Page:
Welcome to the spring edition of Oncology and Haematology Review (US), which features articles on major aspects of oncology. In the era of targeted therapy, oncologists are faced with an ever-increasing number of therapeutic options, and there is a need for biomarker assays to inform treatment decisions. Our first article, by Conley et al., reviews the matters faced in translating biomarkers into clinical practice. Following the travails with immune-based treatment approaches in oncology for a long time, the recent finding that programmed cell death protein 1 (PD-1) and programmed death-ligand 1 (PD-L1) inhibitors may be effective in the treatment of non-small cell lung cancer (NSCLC) is exciting. Gandhi et al. discuss the potential of these agents alone and in combination, as well as the use of PD-L1 expression as a predictive biomarker for the use of these agents.
Three articles in this issue focus on cancer in older patients. While cancer mostly affects older adults, a significant number do not receive treatment. A systematic review by Puts et al. found that willingness to accept treatment was most influenced by potential benefits and side effects. In another article, Mateos discusses treatment options and goals in multiple myeloma patients aged over 65 years and therefore not eligible for stem cell transplantation. A third article by Liefers et al. discusses the current evidence regarding the implementation of breast cancer screening in older women, an important topic in an aging population, given the fact that randomized controlled trials rarely include patients over the age of 68.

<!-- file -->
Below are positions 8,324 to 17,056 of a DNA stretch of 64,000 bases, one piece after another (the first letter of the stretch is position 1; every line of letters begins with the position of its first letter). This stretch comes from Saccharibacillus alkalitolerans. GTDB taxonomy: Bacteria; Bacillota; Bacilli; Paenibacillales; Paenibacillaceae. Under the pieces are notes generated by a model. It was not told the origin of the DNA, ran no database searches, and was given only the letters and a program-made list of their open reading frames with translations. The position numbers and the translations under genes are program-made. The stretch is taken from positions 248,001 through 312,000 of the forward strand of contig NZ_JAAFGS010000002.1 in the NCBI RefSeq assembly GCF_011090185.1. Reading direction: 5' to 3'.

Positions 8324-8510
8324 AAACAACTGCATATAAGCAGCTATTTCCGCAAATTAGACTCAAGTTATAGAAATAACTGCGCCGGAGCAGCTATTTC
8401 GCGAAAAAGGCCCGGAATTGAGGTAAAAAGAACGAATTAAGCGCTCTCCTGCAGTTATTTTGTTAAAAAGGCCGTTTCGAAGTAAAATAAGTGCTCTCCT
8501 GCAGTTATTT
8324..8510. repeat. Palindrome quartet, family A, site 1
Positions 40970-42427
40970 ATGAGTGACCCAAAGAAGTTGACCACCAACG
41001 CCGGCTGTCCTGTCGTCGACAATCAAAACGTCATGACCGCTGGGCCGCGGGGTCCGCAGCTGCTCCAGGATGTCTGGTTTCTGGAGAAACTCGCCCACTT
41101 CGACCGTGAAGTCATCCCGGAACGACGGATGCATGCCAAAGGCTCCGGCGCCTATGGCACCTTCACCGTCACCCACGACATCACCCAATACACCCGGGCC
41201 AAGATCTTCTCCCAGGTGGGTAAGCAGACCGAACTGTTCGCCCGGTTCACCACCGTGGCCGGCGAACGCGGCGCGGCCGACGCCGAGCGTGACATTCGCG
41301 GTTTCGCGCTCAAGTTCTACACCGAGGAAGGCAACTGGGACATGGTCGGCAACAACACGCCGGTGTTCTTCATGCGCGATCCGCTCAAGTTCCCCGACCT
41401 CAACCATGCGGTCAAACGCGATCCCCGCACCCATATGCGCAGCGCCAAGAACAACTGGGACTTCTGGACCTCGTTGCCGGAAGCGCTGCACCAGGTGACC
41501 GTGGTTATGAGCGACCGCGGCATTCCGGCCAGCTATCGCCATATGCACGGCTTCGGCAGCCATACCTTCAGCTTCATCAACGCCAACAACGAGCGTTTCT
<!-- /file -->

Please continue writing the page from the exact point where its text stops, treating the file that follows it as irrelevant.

In the field of gastrointestinal oncology, Sugarbaker reviews developments in surgery and long-term regional chemotherapy for diffuse malignant peritoneal mesothelioma over the last 20 years. In addition, Verma et al. review the epidemiology, diagnosis, and treatment of gastrointestinal stromal tumors. While the use of imatinib is associated with improvements in overall survival in metastatic and unresectable disease, there remains a need for novel therapies. On the topic of prostate cancer, Vankayala and Vaishampayan discuss the latest developments in the treatment of metastatic prostate cancer.
This edition features three articles on supportive cancer care. Crawford discusses how recent developments in the understanding of pain have brought new insights into the use of opioids in the management of cancer pain. Eisbruch et al. describe mucositis prophylaxis and treatment during radiotherapy or chemoradiotherapy of head and neck cancer. In addition, Ruddy et al. review the characteristics and treatment of neurotoxicity, one of the most debilitating of chemotherapy-related toxicities.
Oncology and Haematology Review (US) would like to thank all expert authors who contributed towards this edition. A special thanks goes to our Editorial Board for their continuing support and guidance. We hope all our readers will find something of interest among these timely and thought-provoking articles.